There are two main benefits that I can see, aside from the self-adjusting and ratcheting aspects. First, Wera emphasizes that the jaws are gentle to fastener heads, which should help prevent damage such as rounding-off. Second, the low 30° back-pivoting angle should come in handy. Who hasn’t gotten stuck with an adjustable wrench, flipping it back and forth trying to achieve a full 60° rotation so that the next set of flats can be engaged?
The ratcheting action seems simple enough. Turn the wrench in the clockwise direction, and it clamps down on the fastener, and then turns the fastener once proper pressure is achieved. Turn the wrench in the counterclockwise direction, and it loosens up allows for a ratcheting-like reset so that you can engage the next set of fastener flats.
It seems like it could work as a replacement for standard adjustable wrenches in many applications, if you’re willing to empty quite a few bills from your wallet.
These new Wera Joker wrenches also seem very application-specialized, given their limited jaw opening width ranges. For instance, a Channellock (Irega-made) wide adjustable wrench has a 0 to 1-1/2″ opening range. Their chrome (wide but not super-wide) 10″ wrench has a jaw capacity of 0 to 1-3/8″.
Wera’s ~9″ wrench covers 16-19mm and ~5/8″ – 3/4″ fastener ranges. With a standard 8″ adjustable wrench, you can cover smaller or larger fastener sizes, at least if there aren’t physical obstacles that prevent the larger head and longer handle from turning smaller nuts or bolts. Thus, it’ll take maybe 3 of these Wera Joker 6004-series ratcheting adjustable wrenches to cover the practical range of what a standard 8″ adjustable wrench can cover.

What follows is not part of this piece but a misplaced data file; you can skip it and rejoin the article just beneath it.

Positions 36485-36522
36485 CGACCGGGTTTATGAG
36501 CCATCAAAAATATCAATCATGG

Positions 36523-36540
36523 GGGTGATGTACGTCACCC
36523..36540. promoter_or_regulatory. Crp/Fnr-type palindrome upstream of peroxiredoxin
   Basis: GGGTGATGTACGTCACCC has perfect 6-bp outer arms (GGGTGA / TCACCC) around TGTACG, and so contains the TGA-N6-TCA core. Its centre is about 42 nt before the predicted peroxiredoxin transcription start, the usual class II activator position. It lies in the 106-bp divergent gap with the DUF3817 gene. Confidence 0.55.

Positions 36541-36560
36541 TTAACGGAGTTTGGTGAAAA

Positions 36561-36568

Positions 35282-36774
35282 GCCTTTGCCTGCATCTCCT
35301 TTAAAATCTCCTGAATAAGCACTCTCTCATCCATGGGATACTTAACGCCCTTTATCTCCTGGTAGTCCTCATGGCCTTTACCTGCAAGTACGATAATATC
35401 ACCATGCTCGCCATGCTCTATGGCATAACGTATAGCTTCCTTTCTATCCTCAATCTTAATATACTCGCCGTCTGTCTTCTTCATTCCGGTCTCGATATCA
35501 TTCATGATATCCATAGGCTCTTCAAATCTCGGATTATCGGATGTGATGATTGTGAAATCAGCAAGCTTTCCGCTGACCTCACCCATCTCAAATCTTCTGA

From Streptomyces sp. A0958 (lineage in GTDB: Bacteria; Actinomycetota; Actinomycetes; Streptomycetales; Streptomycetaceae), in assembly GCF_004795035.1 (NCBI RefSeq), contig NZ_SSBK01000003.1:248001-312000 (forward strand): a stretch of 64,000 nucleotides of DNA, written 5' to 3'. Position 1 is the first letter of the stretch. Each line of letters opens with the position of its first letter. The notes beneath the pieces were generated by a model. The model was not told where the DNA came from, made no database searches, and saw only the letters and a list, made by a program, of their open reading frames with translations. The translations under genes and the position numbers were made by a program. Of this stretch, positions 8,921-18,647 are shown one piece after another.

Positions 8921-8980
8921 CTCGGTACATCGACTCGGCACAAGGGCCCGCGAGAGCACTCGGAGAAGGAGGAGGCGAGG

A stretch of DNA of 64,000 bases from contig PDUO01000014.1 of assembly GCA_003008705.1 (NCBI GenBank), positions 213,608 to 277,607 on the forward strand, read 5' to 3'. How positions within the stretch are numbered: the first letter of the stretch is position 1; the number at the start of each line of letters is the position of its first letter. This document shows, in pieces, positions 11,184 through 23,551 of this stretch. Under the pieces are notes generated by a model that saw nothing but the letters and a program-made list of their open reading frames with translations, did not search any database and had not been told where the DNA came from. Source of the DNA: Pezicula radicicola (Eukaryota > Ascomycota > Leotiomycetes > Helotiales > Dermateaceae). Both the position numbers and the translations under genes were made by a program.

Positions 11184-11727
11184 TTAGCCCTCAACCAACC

But, let’s say your installation, assembly, or maintenance tasks predominantly require a single wrench size or two. Will these wrenches come in handy for those types of applications? Then again, if you know what fastener sizes you’re most likely to come across, wouldn’t you then bring dedicated-size combination wrenches?
These new tools look appealing, but when you consider that there are 5 tools to cover the range, plus a presumed 6th XL wrench size to bridge the gap between L and XXL sizes, that’s a lot of tools and a lot of money.
See Also: Buy a 10″ Knipex Pliers Wrench
See Also: Buy a 5″ and 7″ Pliers Wrench Set
Wera Promo Videos
Here’s a quick demo video:
There’s also a longer video that doesn’t really show much, but it’s a light and funny 4-1/2 minute almost 3 stooges-like story:
Am I missing something? An “adjustable” wrench with a 7/16″-1/2″ range sounds not very adjustable. You can frequently just about do the exact same thing with a 12 mm wrench that just barely handles 12.5 mm (1/2″) and just barely handles 7/16″ (just over 11 mm), too. I don’t see how this qualifies as adjustable.
And also when it comes to open ended wrenches my immediate feeling is wait and see. Gearwrench put out a set of those gimmicky Christmas time wrenches several years ago. To their credit it does indeed work on LOOSE nuts. But as soon as you have to loosen one or tighten one anywhere close to typical torque specs, it loses grip and stops working. And they didn’t try to make it adjustable, nor to put uncomfortably shaped handles on it.
Assuming everything works as advertised backed by a high build quality, I further appreciate the design doesn’t leave you guessing if you’re ratcheting in the correct direction. It’s intrinsic to the design and orientation, so you don’t accidentally fumble around on the nut and then find out you accidentally put it on in the loosening direction rather than tightening, or vice versa.